Growth or profit? For tech startups, it’s a million-dollar (and sometimes billion-dollar) question. If you want to expand your business, you generally have to spend money. But when does growth at all costs become a reckless strategy? How do you find the right balance between growth and burn?
The tech world’s last major reckoning with this question was back in March 2014, when Silicon Valley darling Box filed an S-1 indicating it was ready to IPO. For years, Box, which offers cloud-based content-management software to enterprises, had been growing at a fast clip. Investors were willing to overlook the massive amounts of money the company was losing, citing its long-term potential.
But then something unexpected happened. The markets shifted. Investors hunkered down. Whispers went out that Box’s “unit economics” weren’t working. So the company waited nine long months before finally going public. The new attitude: Growth was important, but companies needed to be profitable (or show at least clear path to profitability), too.
So what’s the optimal ratio between these two fundamentals? Ultimately, the answer is still fairly subjective, but there’s an insanely simple chart that can help you sort it out.
Meet The Growth-Profit Matrix
There’s no shortage of methods out there for assessing whether your startup has got the growth-profit balance just right—the real question is what “just right” actually means. The now-famous “Rule of 40,” for example, suggests that a successful software-as-a-service (SaaS) startup’s growth rate plus profit should add up to 40: If you’re growing at 60% rate, you can afford to lose 20%, for instance.
But I’m a highly visual person and started to wonder whether there was a way to express this dynamic graphically. Thinking about Hootsuite‘s own trajectory, I threw together this super-simple chart:
Now, I realize this is far from scientific, and I also know the underlying concept isn’t new or revolutionary—everyone from Boston Consulting Group to the venture capitalist Tomasz Tunguz have used graphs like this to assess businesses. It’s very basic, but—at a glance—it should let you know if your company is headed in the right direction.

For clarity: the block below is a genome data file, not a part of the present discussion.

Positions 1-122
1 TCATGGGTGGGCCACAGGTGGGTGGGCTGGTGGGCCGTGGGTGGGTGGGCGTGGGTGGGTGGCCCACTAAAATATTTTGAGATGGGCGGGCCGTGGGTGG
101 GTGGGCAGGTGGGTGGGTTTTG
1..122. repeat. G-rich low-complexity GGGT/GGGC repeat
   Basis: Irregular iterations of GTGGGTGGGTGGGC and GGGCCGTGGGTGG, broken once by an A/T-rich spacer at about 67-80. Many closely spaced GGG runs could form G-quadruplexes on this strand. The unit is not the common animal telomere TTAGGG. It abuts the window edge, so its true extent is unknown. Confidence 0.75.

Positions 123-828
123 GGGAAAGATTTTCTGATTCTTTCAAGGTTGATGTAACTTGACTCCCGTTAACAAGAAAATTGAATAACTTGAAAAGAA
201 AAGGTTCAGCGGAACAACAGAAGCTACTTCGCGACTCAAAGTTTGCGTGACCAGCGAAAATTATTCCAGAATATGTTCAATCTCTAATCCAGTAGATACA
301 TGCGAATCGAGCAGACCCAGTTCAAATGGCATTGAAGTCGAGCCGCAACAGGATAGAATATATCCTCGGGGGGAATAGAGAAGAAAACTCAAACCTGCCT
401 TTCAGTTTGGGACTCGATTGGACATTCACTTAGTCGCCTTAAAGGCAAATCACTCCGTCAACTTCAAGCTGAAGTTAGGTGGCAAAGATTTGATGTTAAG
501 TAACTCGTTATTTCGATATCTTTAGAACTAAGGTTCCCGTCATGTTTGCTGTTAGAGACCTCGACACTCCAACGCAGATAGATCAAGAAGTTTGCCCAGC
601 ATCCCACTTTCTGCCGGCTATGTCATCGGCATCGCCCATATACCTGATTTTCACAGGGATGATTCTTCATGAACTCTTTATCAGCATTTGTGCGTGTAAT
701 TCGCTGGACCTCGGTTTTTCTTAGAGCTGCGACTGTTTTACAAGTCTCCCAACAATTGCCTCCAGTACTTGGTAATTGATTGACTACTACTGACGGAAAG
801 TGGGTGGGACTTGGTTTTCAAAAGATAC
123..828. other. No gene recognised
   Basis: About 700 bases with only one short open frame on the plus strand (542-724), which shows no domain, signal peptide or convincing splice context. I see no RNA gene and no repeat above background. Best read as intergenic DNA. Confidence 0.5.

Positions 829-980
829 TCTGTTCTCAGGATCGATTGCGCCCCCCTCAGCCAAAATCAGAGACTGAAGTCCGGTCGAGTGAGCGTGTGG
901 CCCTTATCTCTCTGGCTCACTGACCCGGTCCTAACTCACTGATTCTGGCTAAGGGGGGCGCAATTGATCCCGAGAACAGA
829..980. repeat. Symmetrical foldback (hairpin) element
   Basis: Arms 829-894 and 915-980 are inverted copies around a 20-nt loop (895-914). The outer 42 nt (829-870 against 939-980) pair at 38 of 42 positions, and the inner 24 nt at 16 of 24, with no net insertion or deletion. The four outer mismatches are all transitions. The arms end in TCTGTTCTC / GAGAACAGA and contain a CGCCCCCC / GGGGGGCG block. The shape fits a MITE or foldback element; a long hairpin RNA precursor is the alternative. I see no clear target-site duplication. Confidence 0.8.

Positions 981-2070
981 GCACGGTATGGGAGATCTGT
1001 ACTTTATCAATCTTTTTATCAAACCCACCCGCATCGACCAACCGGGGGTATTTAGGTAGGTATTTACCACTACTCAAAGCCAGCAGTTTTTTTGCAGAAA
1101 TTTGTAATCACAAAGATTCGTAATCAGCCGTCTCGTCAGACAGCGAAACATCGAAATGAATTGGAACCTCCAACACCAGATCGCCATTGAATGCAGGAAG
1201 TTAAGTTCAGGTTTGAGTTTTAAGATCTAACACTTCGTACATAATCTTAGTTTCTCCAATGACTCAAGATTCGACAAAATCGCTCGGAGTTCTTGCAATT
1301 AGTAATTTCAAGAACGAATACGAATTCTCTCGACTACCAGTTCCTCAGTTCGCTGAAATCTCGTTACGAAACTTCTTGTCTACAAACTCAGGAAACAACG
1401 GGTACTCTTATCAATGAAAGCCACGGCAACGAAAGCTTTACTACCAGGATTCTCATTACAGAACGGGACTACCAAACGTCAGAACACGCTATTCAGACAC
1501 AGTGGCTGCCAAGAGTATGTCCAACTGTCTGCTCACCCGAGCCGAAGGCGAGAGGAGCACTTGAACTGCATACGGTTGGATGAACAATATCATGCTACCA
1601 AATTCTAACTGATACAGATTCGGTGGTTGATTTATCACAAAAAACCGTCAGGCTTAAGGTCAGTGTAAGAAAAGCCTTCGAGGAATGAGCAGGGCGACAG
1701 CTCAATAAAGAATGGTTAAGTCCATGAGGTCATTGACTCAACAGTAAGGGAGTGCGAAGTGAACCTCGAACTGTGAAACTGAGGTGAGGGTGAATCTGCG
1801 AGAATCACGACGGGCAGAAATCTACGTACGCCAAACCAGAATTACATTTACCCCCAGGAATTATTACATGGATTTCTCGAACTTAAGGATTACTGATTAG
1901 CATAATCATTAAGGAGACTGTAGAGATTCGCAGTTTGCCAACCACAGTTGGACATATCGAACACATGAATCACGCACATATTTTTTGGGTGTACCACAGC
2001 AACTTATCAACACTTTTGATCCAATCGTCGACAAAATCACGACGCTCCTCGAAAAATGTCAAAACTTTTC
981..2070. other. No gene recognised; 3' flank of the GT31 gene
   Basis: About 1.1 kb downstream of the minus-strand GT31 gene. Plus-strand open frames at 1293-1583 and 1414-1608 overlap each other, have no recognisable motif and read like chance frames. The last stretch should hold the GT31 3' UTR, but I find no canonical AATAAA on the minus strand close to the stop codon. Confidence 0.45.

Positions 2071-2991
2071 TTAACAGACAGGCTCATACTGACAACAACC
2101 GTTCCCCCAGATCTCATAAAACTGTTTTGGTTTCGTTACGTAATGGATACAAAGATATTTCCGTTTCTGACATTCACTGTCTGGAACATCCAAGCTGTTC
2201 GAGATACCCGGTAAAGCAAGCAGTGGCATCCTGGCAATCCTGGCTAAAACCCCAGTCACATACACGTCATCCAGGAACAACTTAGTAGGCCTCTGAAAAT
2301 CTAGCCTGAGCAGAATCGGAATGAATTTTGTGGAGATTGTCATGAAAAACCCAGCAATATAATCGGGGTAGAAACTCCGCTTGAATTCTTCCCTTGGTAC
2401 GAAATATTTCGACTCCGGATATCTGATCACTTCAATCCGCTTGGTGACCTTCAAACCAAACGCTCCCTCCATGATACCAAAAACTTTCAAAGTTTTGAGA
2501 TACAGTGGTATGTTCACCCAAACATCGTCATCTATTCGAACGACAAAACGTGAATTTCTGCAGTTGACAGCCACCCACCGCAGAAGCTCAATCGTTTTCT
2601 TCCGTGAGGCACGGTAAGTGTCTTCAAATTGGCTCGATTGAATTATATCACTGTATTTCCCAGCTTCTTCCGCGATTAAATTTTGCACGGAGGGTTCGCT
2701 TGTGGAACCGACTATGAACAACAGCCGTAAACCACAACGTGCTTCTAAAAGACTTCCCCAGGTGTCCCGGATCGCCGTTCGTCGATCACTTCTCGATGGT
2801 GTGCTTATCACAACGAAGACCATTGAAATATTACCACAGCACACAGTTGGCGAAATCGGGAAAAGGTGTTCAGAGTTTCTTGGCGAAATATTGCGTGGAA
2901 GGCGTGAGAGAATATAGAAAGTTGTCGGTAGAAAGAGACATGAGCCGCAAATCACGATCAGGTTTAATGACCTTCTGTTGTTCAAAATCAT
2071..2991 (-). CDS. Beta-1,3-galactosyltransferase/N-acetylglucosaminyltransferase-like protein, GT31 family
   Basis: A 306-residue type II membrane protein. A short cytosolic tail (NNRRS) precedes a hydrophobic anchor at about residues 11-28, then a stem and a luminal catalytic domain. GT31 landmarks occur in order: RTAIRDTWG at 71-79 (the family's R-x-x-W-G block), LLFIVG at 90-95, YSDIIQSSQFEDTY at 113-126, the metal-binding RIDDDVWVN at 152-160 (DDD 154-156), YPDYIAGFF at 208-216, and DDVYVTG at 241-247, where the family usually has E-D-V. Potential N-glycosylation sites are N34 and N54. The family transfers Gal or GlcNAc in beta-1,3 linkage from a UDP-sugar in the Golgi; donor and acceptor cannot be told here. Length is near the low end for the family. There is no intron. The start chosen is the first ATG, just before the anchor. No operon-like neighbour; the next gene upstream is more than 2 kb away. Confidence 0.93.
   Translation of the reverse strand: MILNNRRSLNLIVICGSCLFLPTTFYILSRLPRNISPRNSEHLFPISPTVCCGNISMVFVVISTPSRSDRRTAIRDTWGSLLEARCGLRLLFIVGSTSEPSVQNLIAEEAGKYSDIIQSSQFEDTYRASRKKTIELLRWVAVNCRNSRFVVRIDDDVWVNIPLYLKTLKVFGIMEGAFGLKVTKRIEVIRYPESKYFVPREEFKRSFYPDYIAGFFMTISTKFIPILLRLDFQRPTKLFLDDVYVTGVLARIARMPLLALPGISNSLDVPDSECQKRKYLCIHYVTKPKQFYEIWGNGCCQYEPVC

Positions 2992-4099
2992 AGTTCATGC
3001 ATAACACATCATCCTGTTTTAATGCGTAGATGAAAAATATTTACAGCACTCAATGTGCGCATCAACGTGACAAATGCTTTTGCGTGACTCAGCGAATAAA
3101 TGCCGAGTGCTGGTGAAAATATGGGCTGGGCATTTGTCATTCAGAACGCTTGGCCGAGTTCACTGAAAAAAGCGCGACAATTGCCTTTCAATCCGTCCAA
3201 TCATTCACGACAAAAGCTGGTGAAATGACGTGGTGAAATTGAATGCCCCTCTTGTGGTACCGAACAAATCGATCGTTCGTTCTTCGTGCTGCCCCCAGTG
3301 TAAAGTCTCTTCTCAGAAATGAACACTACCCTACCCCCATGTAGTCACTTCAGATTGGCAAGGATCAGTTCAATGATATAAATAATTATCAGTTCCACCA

Needless to say, the bottom-left quadrant here is the one you generally don’t want to find yourself in. With few exceptions, you don’t want your startup to be losing money and not really growing. That’s a sure sign that you haven’t mastered product-market fit yet.
The top-left quadrant is where most promising startups start off. It’s definitely where Hootsuite was in its early years. We were losing money, but for all the right reasons: burning through our investments in order to grow fast. In retrospect, this approach let us gain a huge early lead on our competitors in the social-relationship platform space.
As we matured, our priorities shifted. Growth remained important, but investors and analysts became increasingly focused on seeing a path to profitability. So we reduced our spending, tightening belts and asking employees to do more with less. Last year, we achieved a cash-flow positive milestone. There’s no doubt we’re a healthier company now, one built to make money and built to last doing it.
A Constant Game Of Four Square
The idea of just “breaking even” may not sound like a milestone, but if you look at similar-sized companies in our space, it’s actually kind of revolutionary. We’re an eight-year-old business, we’re still growing at a great pace, but we’re actually cash-positive. For most cloud companies—from Zendesk and Marketo to Hubspot and Shopify—the idea of breaking even doesn’t enter the picture until anywhere from two to four years after IPO.
So when it comes to the growth-profit matrix, it’s all about angling yourself into the right quadrant at the right time—knowing it might not be in your best interest to try and stay put there forever. For many startups, this is easy to miss.
If we were to think of these four types of growth-profit ratio as phases, on the other hand, stretched out chronologically, we might be setting ourselves up to fail. I hardly think of our high-growth days as over and done with. While it’s not easy to achieve high profitability and high growth at the same time, there’s one way to break into that elusive top-right quadrant of the chart (and back into it if you’ve had to slow down and refocus for awhile): continuous innovation. By developing new product lines and finding new ways to bring real benefits to customers, it’s possible to sustain high profits while also expanding market share.
In our case, for example, we’ve built new functionality into our core platform, including the ability to buy social media ads. And we’re adding features that make our dashboard useful not just to marketers but to net new audiences—namely, sales and customer service teams. All these steps align with our long-term goal–one that’s predicated on high growth and high profit—of becoming a $10 billion company.
The profit-growth question doesn’t have easy answers. What’s more, you can never stop asking it because the right answer might change according to circumstance. Depending on your industry and the stage of your company, “success” might mean a very different ratio than it does for a different startup in a different phase. Ultimately, every investor cares primarily about one thing: how much cash flow your company generates over its lifetime. You may not be profitable now, but there needs to be a clear route to profitability, ideally in your near future—no matter how groundbreaking your business idea may be.